Liberal Arts Courses

LENS-P107

2 credit(s)
Course Chair: Simon Pilon
Semesters Offered: Fall, Spring, Summer
Required of: All degree students not taking LENS-P101, LENS-P103, LENS-P105, or LENS-P109
Electable by: All
Prerequisites: None
Department Code: LART
Location: Boston Campus, Valencia (Spain) Campus

All first-year seminars share an emphasis on navigating the Berklee experience, building a foundation for success as a student and an artist, and creating a sense of community among students and faculty. This seminar’s unique focus is on the artist’s engagement with the community. Through in-class and service activities, students will learn about the connections between cultural, political, and social conditions and the needs of specific populations within the community. This course helps students discover and advocate for issues facing our community and creates a safe, reflective space for discourse and debate. It gives students tools to approach situations, to put their own and their classmates’ beliefs and values in context, expose their own biases, and examine the issues surrounding their service assignment through multiple lenses. Students will engage in weekly reflections activities and draw upon their skills and concerns as artists to reach for a more informed, nuanced, and open-minded grasp of the world. 

LENS-P109

2 credit(s)
Course Chair: Simone Pilon
Semesters Offered: Fall, Spring, Summer
Required of: All degree students not taking LENS-P101, LENS-P103, LENS-P105, or LENS-P107
Electable by: All
Prerequisites: None
Department Code: LART
Location: Valencia (Spain) Campus

All first-year seminars share an emphasis on navigating the Berklee experience, building a foundation for success as a student and an artist, and creating a sense of community among students and faculty. This seminar’s unique focus is on the city of Valencia and on the experience of studying abroad. Students explore Valencia including their immediate surroundings, and learn how historical and contemporary issues inform the city and its citizens. In addition, students learn about Berklee and the Boston Conservatory at Berklee. Students engage in activities with the goal of reflecting on the study abroad experience in order to increase their intercultural and interpersonal skills and foster personal growth. This course creates a safe, reflective space for discourse and debate. It gives students tools to put their own and their classmates’ beliefs and values in context, and explore their own biases. Students draw upon their skills and concerns as artists to reach for an informed, nuanced, and open-minded grasp of connections among a city, its people, history, and culture.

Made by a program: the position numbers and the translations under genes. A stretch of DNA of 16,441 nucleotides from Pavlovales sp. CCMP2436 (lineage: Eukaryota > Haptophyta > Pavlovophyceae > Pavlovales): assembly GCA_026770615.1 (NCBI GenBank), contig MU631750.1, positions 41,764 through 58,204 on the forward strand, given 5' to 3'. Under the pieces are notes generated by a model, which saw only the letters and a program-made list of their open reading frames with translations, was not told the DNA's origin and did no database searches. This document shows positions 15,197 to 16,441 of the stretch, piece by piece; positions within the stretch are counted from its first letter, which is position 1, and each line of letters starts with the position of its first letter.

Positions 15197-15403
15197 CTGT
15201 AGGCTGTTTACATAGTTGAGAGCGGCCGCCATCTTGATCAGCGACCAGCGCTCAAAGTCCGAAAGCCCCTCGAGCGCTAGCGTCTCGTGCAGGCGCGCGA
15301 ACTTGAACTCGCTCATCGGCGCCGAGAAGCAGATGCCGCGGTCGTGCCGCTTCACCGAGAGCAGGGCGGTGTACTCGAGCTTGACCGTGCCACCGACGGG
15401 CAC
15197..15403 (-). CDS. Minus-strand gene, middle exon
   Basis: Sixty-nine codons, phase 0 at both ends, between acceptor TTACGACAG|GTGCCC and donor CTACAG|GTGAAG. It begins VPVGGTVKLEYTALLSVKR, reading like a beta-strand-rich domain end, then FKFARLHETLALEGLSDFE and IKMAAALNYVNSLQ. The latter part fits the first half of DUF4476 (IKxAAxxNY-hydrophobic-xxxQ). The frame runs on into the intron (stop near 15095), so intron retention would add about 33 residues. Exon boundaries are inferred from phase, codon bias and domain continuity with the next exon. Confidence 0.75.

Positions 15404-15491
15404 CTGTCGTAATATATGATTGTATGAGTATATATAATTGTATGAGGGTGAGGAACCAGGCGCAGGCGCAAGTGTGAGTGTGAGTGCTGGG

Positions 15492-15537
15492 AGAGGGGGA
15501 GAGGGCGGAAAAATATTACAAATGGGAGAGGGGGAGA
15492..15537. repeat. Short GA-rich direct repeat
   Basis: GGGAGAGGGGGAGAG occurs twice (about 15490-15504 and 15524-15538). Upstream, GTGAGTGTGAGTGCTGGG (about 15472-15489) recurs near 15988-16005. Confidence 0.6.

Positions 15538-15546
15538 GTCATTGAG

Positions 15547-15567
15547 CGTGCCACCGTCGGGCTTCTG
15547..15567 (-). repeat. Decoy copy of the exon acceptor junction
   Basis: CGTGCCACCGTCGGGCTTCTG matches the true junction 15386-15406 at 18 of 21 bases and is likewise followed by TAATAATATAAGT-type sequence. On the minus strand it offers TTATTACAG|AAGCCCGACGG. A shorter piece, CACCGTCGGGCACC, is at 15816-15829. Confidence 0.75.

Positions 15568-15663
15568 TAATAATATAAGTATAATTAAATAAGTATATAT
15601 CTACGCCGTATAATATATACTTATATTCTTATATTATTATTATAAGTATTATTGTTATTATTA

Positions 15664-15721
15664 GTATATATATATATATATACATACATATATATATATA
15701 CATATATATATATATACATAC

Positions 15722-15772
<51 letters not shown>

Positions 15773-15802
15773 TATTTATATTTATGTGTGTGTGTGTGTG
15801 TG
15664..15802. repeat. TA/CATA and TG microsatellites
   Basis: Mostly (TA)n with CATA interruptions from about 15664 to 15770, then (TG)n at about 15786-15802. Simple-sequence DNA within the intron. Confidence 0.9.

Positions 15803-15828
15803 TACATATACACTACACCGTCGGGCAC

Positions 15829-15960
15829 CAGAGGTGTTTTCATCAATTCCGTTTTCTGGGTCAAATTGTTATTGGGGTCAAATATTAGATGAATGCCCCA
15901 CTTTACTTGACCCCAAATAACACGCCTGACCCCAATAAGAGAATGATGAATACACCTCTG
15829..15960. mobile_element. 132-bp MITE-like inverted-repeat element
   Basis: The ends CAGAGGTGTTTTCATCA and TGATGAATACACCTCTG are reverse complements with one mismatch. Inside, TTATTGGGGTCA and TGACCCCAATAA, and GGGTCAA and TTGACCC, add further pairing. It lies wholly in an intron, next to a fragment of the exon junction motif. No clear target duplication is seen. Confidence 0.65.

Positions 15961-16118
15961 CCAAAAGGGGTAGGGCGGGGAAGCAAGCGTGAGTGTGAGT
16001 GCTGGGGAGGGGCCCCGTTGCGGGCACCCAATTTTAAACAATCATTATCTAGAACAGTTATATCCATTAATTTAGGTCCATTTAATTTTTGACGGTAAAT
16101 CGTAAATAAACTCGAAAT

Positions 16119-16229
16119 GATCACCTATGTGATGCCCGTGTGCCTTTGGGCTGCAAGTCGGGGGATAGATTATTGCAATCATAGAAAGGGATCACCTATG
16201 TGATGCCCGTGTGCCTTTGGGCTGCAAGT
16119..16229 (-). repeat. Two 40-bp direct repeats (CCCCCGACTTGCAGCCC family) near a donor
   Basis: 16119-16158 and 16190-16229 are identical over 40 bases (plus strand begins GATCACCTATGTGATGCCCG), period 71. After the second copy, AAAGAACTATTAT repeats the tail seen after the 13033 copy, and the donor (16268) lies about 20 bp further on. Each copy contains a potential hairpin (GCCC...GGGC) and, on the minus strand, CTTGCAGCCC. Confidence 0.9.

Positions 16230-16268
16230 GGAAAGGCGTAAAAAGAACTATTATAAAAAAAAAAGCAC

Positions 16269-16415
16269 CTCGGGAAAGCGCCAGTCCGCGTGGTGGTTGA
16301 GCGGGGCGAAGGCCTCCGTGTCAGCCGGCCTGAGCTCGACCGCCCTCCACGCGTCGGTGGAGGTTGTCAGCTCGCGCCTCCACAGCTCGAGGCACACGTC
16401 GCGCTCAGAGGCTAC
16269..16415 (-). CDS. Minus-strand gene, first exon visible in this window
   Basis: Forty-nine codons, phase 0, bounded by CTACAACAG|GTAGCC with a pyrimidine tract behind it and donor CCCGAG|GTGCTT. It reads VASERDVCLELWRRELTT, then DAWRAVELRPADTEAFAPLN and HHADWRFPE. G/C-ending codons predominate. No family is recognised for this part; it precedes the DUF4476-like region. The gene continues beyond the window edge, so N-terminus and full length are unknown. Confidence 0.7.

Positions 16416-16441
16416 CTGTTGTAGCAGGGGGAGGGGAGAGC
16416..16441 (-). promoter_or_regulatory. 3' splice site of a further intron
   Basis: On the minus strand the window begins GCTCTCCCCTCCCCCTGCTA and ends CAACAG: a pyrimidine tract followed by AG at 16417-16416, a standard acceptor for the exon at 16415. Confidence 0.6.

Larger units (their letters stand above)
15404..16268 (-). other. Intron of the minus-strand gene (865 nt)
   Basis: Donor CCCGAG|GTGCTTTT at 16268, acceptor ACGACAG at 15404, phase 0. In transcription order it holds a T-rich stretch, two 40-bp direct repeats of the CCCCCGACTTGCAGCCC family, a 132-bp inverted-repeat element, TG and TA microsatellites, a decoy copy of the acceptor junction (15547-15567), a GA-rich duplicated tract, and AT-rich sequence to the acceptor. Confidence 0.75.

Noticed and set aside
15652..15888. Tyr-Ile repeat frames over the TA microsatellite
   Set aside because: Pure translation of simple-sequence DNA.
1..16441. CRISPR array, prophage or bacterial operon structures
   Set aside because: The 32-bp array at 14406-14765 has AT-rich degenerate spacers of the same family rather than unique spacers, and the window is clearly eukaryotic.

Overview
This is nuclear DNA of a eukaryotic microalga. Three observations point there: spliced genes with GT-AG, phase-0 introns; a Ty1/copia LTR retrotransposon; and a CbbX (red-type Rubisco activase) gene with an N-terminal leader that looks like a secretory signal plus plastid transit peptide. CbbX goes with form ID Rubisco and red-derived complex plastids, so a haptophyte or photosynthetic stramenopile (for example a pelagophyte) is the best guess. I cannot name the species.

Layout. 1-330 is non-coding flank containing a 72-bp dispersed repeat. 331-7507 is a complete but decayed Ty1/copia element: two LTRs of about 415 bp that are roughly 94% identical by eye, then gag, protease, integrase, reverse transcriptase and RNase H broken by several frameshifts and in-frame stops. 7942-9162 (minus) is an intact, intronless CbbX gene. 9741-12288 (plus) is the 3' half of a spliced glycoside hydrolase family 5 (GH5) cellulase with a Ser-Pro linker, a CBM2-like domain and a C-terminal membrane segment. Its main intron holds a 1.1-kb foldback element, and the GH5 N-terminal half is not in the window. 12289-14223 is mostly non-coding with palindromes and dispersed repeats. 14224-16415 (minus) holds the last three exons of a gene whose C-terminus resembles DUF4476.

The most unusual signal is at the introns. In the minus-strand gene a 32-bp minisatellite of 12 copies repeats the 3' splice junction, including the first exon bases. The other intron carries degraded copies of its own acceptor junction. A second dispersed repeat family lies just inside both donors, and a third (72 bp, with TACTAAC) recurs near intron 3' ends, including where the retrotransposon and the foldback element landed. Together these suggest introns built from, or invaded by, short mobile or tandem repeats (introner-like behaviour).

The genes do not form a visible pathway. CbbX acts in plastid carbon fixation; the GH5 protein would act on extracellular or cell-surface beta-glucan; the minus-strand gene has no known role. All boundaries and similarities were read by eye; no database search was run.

LFRN-151

3 credit(s)
Course Chair: Simone Pilon
Semesters Offered: Fall, Spring
Required of: None
Electable by: All
Prerequisites: None
Department Code: LART
Location: Boston Campus

The emphasis of this course is on language acquisition: developing a basic level of oral and written comprehension and a certain degree of self-expression. The study of elementary French grammar will be fundamental to this class. Note: This course is not available to students for whom French is one of their primary languages and/or primary languages of instruction.

LFRN-252

3 credit(s)
Course Chair: Simone Pilon
Semesters Offered: Fall, Spring
Required of: None
Electable by: All
Prerequisites: LFRN-151 or required placement test score
Department Code: LART
Location: Boston Campus

This course is a continuation of LFRN-151. The emphasis of the course is on continued language acquisition and on developing more advanced oral and written comprehension and self-expression. Students will expand their knowledge of grammar which is a fundamental aspect of this class. Note: This course is not available to students for whom French is one of their primary languages and/or primary languages of instruction.

LFRN-353

3 credit(s)
Course Chair: Simone Pilon
Semesters Offered: Fall, Spring
Required of: None
Electable by: All
Prerequisites: LFRN-252 or required placement test score
Department Code: LART
Location: Boston Campus